High Speed Wireless Set for D.C., San Diego

By Roy Mark

July 21, 2003

With data speeds of up to 2.4 Mbps, Verizon Wireless to offer service it says will be comparable to wireline connections.

Verizon Wireless has targeted Washington and San Diego as the first two cities to roll out high-speed wireless service comparable to its wireline broadband connections. Based on Qualcomm's Code Division Multiple Access cellular standard, the service will offer wireless speeds up to 2.4 megabits per second.

With virtual private network (VPN) connections, data customers in both cities will be able to access Verizon's 1xEV-DO high-speed data network as an extension of their corporate local area network (LAN) or intranet. In order to receive the increased data speeds, 1xEV-DO devices are required, and the company says it plans to sell PCMCIA cards, office modem solutions and a number of other mobile devices.

Last year, Verizon Wireless conducted technology trials of 1xEV-DO in Washington with Lucent Technologies and in San Diego with Nortel Networks.

"We've had tremendous success with our 1XRTT Express Network launch and have closely monitored market demand for even higher speed wireless data services while evaluating advantages of technology and network improvements," said Dick Lynch, executive vice president and chief technical officer for Verizon Wireless.

Also in the third quarter, the company said it plans to offer complementary access between its own branded 802.11 service and its WAN. Recognizing the proliferation of Wi-Fi on corporate campuses and in travel related venues such as hotels and airports, Verizon Wireless is working with Wayport to offer Wi-Fi service in popular indoor locations.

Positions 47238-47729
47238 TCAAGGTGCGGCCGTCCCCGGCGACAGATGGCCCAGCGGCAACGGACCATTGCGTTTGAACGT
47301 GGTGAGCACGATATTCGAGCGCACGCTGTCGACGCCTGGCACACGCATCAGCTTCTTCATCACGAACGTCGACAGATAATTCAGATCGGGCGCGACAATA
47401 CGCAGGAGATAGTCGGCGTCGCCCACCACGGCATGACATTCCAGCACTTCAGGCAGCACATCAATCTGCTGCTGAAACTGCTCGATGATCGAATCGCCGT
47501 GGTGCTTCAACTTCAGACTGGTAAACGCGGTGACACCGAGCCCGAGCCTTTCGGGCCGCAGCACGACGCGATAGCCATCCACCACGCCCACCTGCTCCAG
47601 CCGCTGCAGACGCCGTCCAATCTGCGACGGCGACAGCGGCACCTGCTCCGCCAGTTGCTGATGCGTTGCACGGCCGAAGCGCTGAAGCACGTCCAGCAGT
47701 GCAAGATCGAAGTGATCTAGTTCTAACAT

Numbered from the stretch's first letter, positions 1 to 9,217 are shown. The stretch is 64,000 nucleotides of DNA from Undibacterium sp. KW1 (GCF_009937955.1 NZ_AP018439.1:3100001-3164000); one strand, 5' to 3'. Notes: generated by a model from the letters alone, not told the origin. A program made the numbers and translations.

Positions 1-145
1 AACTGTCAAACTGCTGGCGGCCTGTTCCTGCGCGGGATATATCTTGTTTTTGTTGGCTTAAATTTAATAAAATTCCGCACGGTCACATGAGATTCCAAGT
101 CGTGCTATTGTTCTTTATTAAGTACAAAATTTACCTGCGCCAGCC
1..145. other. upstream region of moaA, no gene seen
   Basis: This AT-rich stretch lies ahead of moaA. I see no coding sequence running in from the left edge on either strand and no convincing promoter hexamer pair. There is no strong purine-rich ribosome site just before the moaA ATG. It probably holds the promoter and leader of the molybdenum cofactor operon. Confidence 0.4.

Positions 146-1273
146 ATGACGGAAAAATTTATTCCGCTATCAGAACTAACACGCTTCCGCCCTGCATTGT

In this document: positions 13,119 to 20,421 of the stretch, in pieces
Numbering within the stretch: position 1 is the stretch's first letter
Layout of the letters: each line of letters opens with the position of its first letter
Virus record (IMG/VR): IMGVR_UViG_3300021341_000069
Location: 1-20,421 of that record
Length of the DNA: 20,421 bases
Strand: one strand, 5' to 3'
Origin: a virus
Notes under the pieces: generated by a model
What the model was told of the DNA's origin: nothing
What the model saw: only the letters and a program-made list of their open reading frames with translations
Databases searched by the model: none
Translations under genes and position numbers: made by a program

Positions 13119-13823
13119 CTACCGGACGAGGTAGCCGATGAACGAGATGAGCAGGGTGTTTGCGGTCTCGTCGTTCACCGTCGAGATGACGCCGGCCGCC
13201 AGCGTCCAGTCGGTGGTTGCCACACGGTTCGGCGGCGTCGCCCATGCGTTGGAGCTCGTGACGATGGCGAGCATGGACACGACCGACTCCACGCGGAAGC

Verizon Wireless will provide network monitoring for the new service, plus authentication and billing. The new service will be available through Verizon Wireless' existing distribution channels including B2B sales teams.

"Our business customers have a need for speed, security, coverage and reliability when it comes to wireless access to data," said John Stratton, vice president and chief marketing officer. "We're going to meet their diverse needs by delivering customized, technologically advanced wireless solutions."

In May, Verizon announced it planned to build Wi-Fi hotspot extensions of its broadband service in New York, using existing pay phones as the distribution vehicle. In all, the telecom plans to have 1,000 access spots in the city by year's end. Users can access the Internet through Wi-Fi compatible laptops, PDAs or pocket PCs within 300 feet of the hotspots.

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